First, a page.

If you’ve already visited the North Shore, you more than likely encountered one of the area’s largest mammals- the white-tailed deer. White-tailed deer are a medium-sized species of deer. They are native to North, Central, and South America. This hardy deer is extremely adaptable and thrives well in both cold and warm climates.
Size of White-Tailed Deer
On average, a male white-tailed deer weighs around 200 pounds. Although, they can get to be as large as 300 pounds! Females are considerably smaller and weigh around 100 pounds. They change colors with the seasons- from a reddish-brown in the summer months to a grayish-brown in the winter months.
You’ll start noticing fawns sometimes between May and July. An adult female deer can give birth to 1-3 fawns at a time each year. Fawns are born with white spots (like Bambi) that stick around for the first three to four months of age. If you catch a glimpse of a spotted fawn, you know they are still quite young! Mothers will often hide fawns lying down in tall grass while they feed. This is done to protect the fawn from predators. If you happen upon a fawn in the grass, leave it be! Mom is likely not too far behind and the fawn is fine and safe.
Deer are generally very social creatures and travel in pairs. Usually, it’s a mating pair or a mother and her fawn(s) as they usually stay together for up to two years before the fawn is old enough to mate. If you spot a deer crossing the road, slow down! There is like one or two (or even three or four) more right behind it.
Chronic Wasting Disease
Chronic Wasting Disease is a fatal neurological disease. It affects cervids, which includes white-tailed deer. While still relatively rare in Minnesota, a few cases have been reported in recent years. The condition is such a concern that the Minnesota DNR has a response plan and tracking on their website. One way you can help prevent Chronic Wasting Disease in the wild deer population is to not feed deer. When deer gather around feeders this increases the chances of the spread of the disease.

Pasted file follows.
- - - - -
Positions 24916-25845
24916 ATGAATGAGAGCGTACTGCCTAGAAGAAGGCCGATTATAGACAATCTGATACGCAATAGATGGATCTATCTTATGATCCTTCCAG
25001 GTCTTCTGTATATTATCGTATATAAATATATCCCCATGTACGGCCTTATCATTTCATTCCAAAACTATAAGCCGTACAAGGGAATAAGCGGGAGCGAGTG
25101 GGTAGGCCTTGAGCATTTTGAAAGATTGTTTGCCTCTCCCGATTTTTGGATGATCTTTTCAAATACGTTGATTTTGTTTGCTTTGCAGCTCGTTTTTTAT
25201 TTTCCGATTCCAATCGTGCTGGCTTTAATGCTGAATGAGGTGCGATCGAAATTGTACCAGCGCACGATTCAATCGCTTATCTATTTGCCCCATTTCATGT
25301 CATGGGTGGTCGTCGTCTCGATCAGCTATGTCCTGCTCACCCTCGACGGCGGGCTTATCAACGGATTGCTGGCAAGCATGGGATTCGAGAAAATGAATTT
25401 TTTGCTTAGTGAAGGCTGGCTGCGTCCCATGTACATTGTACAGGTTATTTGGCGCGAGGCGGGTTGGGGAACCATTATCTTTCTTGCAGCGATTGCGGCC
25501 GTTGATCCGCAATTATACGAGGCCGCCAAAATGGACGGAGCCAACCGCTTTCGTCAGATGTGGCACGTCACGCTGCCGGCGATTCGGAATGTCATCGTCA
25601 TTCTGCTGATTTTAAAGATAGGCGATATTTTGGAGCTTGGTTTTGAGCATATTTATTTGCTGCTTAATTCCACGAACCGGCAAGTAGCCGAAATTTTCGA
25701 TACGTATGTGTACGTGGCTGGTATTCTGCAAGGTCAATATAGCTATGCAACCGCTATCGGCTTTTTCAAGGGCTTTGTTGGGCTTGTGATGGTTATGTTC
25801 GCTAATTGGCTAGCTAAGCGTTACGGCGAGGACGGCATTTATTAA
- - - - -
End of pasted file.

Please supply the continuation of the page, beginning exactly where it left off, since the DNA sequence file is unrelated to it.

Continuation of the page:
We recommend you do not feed wild animals, in general. It is very tempting, but if they get reliant on humans to feed and care for them, deer can become less capable of surviving in the wild and may get injured or harmed by gathering so close to highly trafficked areas.
Spotting a White-Tailed Deer
Unlike the more elusive moose population, spotting a white-tailed deer is not hard. They are almost everywhere you go on the North Shore- even seen in populated areas. But, if you’ve been to the North Shore in the winter months, you may have noticed something strange about the local deer. You tend to see many of them along Highway 61. There’s a good reason for that!
With the cold temperatures and snowfall accumulating along the North Shore, deer are starting to navigate their way to specific spots to keep warm. Although it may come as a surprise, because of its size, Lake Superior influences the local weather acting as an air conditioner in the summer and a radiator of warmth during the winter. Because of this, deer are attracted to the shore and are seen in great numbers there during the winter months.
This migration brings them closer to Lake Superior and, thus, Highway 61 along most of the North Shore. They also enjoy licking the salt left behind by plows, so expect to see more white-tailed deer than usually right along the highway after a snowstorm.